Quisling, Vidkun kwĭz´lĭng, Nor. vĭd´ko͝on kvĭs´lĭng [key], 1887–1945, Norwegian fascist leader. An army officer, he served as military attaché in Petrograd (1918–19) and Helsinki (1919–21) and later assisted Fridtjof Nansen in relief work in Russia. He was Norwegian minister of defense from 1931 to 1933. He then left the Agrarian party to found the fascist Nasjonal Samling [national unity] party. In 1940 he helped Germany prepare the conquest of Norway. Remaining at the head of the sole party permitted by the Germans, he was made premier in 1942. Despite his unpopularity and difficulties with his German masters and within his own party, he remained in power until May, 1945, when, after the Germans in Norway surrendered, he was arrested. He was convicted of high treason and shot. From his name came the word quisling, meaning traitor.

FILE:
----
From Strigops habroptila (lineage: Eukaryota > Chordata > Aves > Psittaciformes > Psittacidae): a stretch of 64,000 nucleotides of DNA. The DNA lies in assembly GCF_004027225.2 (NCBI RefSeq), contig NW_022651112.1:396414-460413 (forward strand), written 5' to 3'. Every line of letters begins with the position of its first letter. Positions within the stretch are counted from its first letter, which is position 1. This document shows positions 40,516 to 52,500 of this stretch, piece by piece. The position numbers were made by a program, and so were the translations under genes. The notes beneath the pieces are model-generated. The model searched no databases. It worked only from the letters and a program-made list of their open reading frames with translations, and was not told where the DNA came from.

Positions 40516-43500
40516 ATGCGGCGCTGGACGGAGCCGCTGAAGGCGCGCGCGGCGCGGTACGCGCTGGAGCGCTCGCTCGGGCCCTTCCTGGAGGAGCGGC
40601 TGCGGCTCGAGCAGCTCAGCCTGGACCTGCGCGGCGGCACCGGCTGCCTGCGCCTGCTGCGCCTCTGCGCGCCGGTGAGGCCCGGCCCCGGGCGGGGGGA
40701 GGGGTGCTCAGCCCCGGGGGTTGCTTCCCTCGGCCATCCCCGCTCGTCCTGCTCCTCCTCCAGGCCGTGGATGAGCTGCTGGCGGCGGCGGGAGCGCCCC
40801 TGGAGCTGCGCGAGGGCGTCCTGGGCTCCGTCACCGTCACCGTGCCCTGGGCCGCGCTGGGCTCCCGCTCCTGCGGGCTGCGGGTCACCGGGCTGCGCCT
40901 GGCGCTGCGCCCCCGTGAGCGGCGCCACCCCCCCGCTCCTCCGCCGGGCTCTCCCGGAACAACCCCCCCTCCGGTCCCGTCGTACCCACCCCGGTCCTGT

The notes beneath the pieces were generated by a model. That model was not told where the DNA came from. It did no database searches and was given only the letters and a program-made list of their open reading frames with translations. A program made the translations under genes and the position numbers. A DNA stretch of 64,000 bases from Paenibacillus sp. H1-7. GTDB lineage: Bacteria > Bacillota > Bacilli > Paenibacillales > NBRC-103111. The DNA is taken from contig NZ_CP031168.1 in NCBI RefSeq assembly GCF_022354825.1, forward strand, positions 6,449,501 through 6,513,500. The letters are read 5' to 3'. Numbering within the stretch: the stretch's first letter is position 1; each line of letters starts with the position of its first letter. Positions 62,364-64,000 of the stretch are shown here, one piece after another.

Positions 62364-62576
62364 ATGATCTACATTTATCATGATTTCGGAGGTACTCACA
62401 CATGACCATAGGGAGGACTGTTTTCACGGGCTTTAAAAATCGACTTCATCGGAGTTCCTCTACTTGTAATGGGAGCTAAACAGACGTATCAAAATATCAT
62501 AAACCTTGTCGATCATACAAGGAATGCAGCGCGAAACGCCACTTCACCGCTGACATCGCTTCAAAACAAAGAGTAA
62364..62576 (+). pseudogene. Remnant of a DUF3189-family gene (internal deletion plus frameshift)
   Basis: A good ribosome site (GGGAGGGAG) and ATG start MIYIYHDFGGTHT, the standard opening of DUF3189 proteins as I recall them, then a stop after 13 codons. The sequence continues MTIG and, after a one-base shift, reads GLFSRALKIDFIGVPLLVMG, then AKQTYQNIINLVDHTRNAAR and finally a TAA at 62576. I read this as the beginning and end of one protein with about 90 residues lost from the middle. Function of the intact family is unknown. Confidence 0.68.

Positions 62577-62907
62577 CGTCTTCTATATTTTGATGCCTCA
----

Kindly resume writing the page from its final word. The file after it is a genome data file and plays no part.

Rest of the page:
See biography by P. M. Hayes (1972).
The Columbia Electronic Encyclopedia, 6th ed. Copyright © 2012, Columbia University Press. All rights reserved.
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